On the thirtieth anniversary of his personal life Hermey the Elf was given his walking papers by the Christmas Town Toy Factory where he had been receiving the means for his existence.
The Head Elf nodded when Hermey entered his office. “The ElfOrg administration reported your slow tempo and tendency to drift off in thought during shifts. How will you answer, citizen?”
“I was thinking about dentistry.”
“You know that NorPolMed has a labor surplus. Do not be an opportunist!”
Hermey turned toward the door and allowed his gaunt legs to carry him out of the building. His tongue wandered around his molars, taking pleasure in their glassy feeling. Hermey wondered whether his protruding clavicle, pelvis, and ribcage were also so glassy underneath the thin layer of skin that covered them. The earth would inevitably triumph over the human form and welcome all Hermey’s bones back into its cold embrace.
The next morning, the reindeer games began, with dozens of little hearts exerting themselves in preparation for life.
“We must hide his nonconformity,” said Donner as he rubbed his son’s nose with mud.
“Pa, I don’t want to!”
“Just endure, Rudolph.”
Having eaten his norm, Rudolph thanked his mother and joined the other young reindeer.
“Attention, comrades!” shouted the leader of the games. “We must prepare to serve our number-one citizens: Santa Claus and Mrs. Claus.”
But the reindeer were not listening. They had begun laughing at Rudolph’s red nose.
Rudolph wiped off the remaining dirt from his nose and then trotted off into the distance. The other reindeer resumed their attempts to fly. Work and be useful, work and be useful… But every flight ends on the ground, just as every life ends in the grave.
After days of walking, Hermey noticed a bright red light in the distance. The appearance of an ElfOrg search party didn’t frighten him. But the approaching light was, in fact, coming from a small reindeer. Just as Hermey and Rudolph finished their introductions, another figure came rushing toward them.
“My name is Yakutsk Cornelius,” said the man as his sleigh came to a stop. “And I have been sent to ensure the dekulakization of the Arctic!”
“Why are you alone, uncle?” asked Rudolph.
“Ekh, I discovered bourgeois elements in my associate. He abandoned the mission to search for silver and gold!”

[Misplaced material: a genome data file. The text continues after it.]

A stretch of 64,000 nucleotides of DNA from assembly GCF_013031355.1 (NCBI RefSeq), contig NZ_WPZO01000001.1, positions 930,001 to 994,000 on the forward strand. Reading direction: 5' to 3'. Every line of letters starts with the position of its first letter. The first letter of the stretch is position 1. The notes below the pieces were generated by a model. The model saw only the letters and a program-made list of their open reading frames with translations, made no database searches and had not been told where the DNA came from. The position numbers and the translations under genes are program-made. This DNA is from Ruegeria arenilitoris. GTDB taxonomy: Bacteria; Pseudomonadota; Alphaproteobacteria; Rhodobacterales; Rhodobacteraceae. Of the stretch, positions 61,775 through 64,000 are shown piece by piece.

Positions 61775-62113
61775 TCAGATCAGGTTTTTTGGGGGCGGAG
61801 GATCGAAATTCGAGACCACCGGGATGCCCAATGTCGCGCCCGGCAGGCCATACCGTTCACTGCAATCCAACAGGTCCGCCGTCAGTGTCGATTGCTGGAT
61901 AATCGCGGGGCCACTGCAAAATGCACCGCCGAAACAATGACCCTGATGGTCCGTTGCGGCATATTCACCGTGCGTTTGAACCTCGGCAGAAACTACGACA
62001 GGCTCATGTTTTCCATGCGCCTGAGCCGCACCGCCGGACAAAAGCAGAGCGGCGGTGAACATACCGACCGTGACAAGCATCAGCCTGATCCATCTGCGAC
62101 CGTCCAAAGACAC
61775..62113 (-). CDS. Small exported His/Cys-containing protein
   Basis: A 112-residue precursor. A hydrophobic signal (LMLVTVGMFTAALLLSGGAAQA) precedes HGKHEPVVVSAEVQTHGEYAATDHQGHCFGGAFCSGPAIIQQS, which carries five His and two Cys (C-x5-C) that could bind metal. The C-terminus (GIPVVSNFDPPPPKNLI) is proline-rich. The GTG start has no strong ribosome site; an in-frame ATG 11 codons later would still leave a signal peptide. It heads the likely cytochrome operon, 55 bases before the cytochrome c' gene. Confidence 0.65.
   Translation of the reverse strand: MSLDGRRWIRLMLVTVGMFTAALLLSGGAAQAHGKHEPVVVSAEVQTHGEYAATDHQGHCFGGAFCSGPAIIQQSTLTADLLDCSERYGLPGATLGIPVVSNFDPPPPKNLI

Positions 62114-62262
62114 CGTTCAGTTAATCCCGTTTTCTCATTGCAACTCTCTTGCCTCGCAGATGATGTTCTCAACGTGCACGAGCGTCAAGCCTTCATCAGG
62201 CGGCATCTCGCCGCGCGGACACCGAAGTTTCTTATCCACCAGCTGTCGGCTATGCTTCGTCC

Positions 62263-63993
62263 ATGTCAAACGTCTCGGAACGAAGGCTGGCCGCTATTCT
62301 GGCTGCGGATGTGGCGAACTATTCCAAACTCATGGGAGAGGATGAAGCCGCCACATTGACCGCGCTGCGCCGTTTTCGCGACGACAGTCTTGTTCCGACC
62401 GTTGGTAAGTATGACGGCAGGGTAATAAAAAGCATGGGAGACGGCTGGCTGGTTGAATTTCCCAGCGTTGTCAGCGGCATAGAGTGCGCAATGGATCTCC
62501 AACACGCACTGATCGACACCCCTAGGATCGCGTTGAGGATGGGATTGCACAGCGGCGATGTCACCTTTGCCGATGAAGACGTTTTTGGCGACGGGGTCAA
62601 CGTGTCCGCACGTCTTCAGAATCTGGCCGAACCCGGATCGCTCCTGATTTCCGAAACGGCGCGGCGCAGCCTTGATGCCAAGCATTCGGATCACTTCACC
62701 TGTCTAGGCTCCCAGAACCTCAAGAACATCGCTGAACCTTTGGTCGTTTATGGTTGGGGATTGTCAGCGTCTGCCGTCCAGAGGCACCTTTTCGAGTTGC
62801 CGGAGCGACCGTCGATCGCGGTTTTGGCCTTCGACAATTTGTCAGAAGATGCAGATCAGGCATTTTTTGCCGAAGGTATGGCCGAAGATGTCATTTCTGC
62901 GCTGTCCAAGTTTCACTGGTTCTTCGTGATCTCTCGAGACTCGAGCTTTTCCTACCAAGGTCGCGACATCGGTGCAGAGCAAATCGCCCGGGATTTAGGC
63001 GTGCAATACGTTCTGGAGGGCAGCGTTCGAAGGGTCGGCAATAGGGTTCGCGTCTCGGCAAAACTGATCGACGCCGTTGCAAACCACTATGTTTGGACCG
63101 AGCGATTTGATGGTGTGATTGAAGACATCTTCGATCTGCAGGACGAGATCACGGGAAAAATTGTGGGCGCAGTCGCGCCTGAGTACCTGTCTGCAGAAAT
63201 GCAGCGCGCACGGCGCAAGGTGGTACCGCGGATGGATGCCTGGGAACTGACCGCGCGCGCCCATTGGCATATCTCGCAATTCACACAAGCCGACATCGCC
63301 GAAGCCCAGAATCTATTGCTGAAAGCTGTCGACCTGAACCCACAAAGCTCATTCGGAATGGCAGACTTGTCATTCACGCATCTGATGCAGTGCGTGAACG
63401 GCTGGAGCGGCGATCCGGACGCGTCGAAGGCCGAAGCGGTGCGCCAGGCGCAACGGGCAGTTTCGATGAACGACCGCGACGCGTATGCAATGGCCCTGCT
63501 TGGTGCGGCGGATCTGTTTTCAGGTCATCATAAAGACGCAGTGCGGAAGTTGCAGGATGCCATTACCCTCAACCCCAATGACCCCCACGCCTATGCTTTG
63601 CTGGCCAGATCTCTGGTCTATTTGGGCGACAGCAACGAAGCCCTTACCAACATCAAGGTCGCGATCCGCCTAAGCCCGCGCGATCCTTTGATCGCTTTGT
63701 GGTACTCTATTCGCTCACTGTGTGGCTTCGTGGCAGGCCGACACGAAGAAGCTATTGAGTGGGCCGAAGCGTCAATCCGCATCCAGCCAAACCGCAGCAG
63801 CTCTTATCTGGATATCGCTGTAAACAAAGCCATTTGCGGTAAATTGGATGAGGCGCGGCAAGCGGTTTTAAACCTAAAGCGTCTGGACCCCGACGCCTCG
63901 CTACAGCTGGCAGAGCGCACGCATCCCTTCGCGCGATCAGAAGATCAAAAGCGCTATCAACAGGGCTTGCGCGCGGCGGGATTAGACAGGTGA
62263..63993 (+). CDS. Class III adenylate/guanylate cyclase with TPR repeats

Hermey was silent. He was beginning to understand that consciousness is heavier than any load.
“We must proceed with caution!” shouted Cornelius. “The Abominable Snow Monster lives in these parts, and that nose of yours won’t help matters. Let us organize ourselves!”
Hermey and Rudolph climbed onto the man’s sleigh and allowed their fatigued bodies to be carried forward.
The next morning, Rudolph decided to part from his comrades. He crept out from their shared blanket and set off once more into the snow.
He felt the ground shake before he heard the grunting. The Abominable Snow Monster’s cave was up ahead. Rudolph’s eyes fixed on a small weed poking out of the snow, and he was touched by the universal, pathetic striving of all living things.
As soon as Rudolph entered the cave, the monster struck him with a stalactite and his nose dimmed to a dark brown, the color of dried blood.
When Rudolph awoke, Hermey and Cornelius were standing over him. They silently led him to the edge of the pit beside the monster’s cave. Rudolph looked down. That enormous, shaggy body had become dead material once more, indistinguishable from the snow around it, and its bellowing groans had been repossessed by the wind. Rudolph tried to say “hooray,” but only a thin trickle of spittle escaped his lips.
They returned to Christmas Town on the darkest day of the year. Donner handed his son a letter. “Santa requires your service.”
Rudolph opened it and read, “Rudolph, with your nose so bright, won’t you guide my sleigh tonight?”
As the sleigh bells outside grew louder and louder, Rudolph knew he would go down in History as a noble foot soldier in the march toward the worker’s paradise of the future. He already felt as though he had been alive for a very long time.